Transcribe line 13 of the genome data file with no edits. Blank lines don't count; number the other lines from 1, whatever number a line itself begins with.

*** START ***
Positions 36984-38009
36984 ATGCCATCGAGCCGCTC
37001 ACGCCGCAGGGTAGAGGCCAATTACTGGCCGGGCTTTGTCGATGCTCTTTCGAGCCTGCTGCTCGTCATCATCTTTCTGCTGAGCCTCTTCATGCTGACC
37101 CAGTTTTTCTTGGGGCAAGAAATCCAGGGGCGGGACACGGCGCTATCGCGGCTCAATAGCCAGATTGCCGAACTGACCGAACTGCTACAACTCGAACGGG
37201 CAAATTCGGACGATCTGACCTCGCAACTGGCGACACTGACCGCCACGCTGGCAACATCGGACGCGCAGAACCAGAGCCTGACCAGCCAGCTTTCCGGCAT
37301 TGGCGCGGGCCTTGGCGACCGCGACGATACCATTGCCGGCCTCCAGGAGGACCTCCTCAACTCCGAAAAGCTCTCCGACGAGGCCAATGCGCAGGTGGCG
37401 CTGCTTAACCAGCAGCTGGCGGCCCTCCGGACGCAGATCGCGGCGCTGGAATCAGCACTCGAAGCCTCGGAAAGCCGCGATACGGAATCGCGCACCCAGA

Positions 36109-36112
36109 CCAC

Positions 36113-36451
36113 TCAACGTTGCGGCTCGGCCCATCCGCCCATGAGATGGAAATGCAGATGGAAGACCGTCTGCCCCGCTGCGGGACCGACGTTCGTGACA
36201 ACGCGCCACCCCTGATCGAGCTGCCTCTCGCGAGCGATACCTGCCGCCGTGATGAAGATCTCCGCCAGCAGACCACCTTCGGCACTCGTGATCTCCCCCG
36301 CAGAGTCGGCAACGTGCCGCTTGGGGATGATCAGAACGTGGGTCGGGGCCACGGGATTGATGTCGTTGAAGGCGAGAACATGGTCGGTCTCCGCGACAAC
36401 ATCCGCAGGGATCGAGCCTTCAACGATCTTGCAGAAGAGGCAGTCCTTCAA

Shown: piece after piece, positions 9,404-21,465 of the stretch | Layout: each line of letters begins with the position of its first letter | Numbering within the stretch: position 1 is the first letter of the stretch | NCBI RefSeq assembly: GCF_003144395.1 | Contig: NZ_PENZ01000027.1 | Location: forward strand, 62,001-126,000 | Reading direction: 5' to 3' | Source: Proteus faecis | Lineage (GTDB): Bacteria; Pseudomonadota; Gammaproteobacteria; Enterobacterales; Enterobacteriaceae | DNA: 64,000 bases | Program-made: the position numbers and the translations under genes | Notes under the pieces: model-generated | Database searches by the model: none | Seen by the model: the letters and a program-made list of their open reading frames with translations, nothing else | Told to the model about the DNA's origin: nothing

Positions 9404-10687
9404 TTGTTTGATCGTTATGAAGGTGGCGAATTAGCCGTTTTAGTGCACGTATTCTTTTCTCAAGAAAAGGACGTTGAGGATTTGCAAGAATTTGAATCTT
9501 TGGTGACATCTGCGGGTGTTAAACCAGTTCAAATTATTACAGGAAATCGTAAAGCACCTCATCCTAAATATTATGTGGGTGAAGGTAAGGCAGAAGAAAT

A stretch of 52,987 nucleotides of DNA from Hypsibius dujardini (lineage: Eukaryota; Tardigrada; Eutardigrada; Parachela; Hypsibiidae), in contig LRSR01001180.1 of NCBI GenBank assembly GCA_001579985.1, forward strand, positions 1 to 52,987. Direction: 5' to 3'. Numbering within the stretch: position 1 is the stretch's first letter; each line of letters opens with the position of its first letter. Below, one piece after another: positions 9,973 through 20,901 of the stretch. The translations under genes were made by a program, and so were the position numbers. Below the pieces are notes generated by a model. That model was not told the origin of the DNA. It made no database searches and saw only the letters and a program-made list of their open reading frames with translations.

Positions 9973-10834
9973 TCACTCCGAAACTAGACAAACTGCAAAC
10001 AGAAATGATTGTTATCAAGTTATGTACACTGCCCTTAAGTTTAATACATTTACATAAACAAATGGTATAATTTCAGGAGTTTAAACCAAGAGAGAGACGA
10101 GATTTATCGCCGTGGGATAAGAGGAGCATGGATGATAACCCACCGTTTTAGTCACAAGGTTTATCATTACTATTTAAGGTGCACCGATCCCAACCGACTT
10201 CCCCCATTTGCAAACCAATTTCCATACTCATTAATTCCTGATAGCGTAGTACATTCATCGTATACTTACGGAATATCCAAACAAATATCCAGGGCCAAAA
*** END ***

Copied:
36301 CAGAGTCGGCAACGTGCCGCTTGGGGATGATCAGAACGTGGGTCGGGGCCACGGGATTGATGTCGTTGAAGGCGAGAACATGGTCGGTCTCCGCGACAAC